FACT: Executives at MGM studios have stated that the next James Bond film, which would be a follow-up to last year’s SKYFALL, will hit screens within the next three years.
SKYFALL is the most lucrative film in 007’s history, having pulled in over a billion dollars world-wide. It is also the first Bond film to win an Oscar since THUNDERBALL in 1965.

OPINION: With all of its awards and monies earned, a strong argument can be made for SKYFALL as the best of the 23 James Bond films. With all that momentum (compounded by strong home video sales), it seems like MGM would want to capitalize on SKYFALL’s success while the iron is still hot. Three years feels like a long way off, and current Bond actor Daniel Craig will be 48 years old by that time.
MGM certainly wants to have Bond back as soon as possible, so they are certainly not dragging their feet here. From a filmmaking standpoint, it usually does take a few years to get a film put together; starting from the scripting stage, to casting, to filming. With such a loose schedule, MGM can take their time developing a good story and script, and also handle the minor matter of finding a new director (SKYFALL director Sam Mendes is not expected to return).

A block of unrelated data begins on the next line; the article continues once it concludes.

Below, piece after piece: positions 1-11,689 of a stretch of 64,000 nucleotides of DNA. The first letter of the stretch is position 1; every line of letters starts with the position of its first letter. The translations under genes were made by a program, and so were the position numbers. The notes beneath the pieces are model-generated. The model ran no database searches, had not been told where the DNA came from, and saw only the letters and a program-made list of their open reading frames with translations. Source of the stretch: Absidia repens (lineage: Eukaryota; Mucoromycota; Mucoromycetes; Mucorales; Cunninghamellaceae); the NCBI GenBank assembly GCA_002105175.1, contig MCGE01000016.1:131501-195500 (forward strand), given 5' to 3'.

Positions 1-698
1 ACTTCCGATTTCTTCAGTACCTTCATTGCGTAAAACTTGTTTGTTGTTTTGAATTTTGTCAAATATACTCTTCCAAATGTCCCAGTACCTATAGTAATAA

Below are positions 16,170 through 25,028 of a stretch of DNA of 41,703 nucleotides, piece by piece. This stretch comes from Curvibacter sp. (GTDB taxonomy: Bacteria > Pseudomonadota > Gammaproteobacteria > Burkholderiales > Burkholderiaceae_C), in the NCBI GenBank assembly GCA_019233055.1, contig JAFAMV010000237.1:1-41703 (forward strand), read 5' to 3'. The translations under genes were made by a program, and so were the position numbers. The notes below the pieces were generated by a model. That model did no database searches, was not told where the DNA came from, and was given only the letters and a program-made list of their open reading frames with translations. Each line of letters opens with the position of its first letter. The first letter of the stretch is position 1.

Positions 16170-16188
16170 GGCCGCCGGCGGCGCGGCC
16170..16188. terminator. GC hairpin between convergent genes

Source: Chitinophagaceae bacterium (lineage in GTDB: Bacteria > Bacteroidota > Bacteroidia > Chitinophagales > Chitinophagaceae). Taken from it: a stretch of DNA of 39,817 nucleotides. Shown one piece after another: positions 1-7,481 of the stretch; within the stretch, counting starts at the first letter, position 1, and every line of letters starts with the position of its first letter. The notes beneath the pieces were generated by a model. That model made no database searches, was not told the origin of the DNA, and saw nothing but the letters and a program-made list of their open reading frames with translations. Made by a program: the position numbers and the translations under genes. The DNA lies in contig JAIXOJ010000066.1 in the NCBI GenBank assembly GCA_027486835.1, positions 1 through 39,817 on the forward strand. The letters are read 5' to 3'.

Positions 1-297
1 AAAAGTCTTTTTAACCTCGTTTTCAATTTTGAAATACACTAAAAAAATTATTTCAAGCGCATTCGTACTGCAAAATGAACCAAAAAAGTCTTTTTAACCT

And no matter what, fans of 007 will come back to see their favorite martini-guzzling secret agent despite the long layoff. Four years passed between SKYFALL and its predecessor QUANTUM OF SOLACE, and the box-office numbers didn’t suffer a cent. Looking back, six years passed between LICENSE TO KILL (1989) and GOLDENEYE (1995), and when the fans returned they were pleased with an rejuventated franchise.
Other examples throughout film history are clear: seven years passed between ALIEN (1979) and ALIENS (1986), seven years passed between TERMINATOR (1984) and TERMINATOR 2 (1991), and nearly a decade passed before Peter Jackson made his return to Middle-Earth (RETURN OF THE KING was in 2003, THE HOBBIT came about in 2012). In every one of those cases, the fans came back.
If absence does indeed make the heart grow fonder, then James Bond will certainly have a warm welcome awaiting him in 2015. Ish.

What say you?

Monday, March 18, 2013


"I'm the ghost with the most, babe."
This month marks the 25th anniversary of Tim Burton’s BEETLEJUICE, or for those of you no longer amongst the living…BETELGEUSE.
After the financial success of PEE-WEE’S BIG ADVENTURE (1985), Tim Burton was now considered a bankable director and was given the go-ahead to begin work on his vision for BATMAN. While his caped-crusader film struggled through development, Burton stumbled upon the script for BEETLEJUICE. The story was essentially THE EXORCIST in reverse; a recently deceased (not diseased) couple looking to “exorcise” a living family from their former home, with or without the help of a devious “bio-exorcist” named Betelgeuse.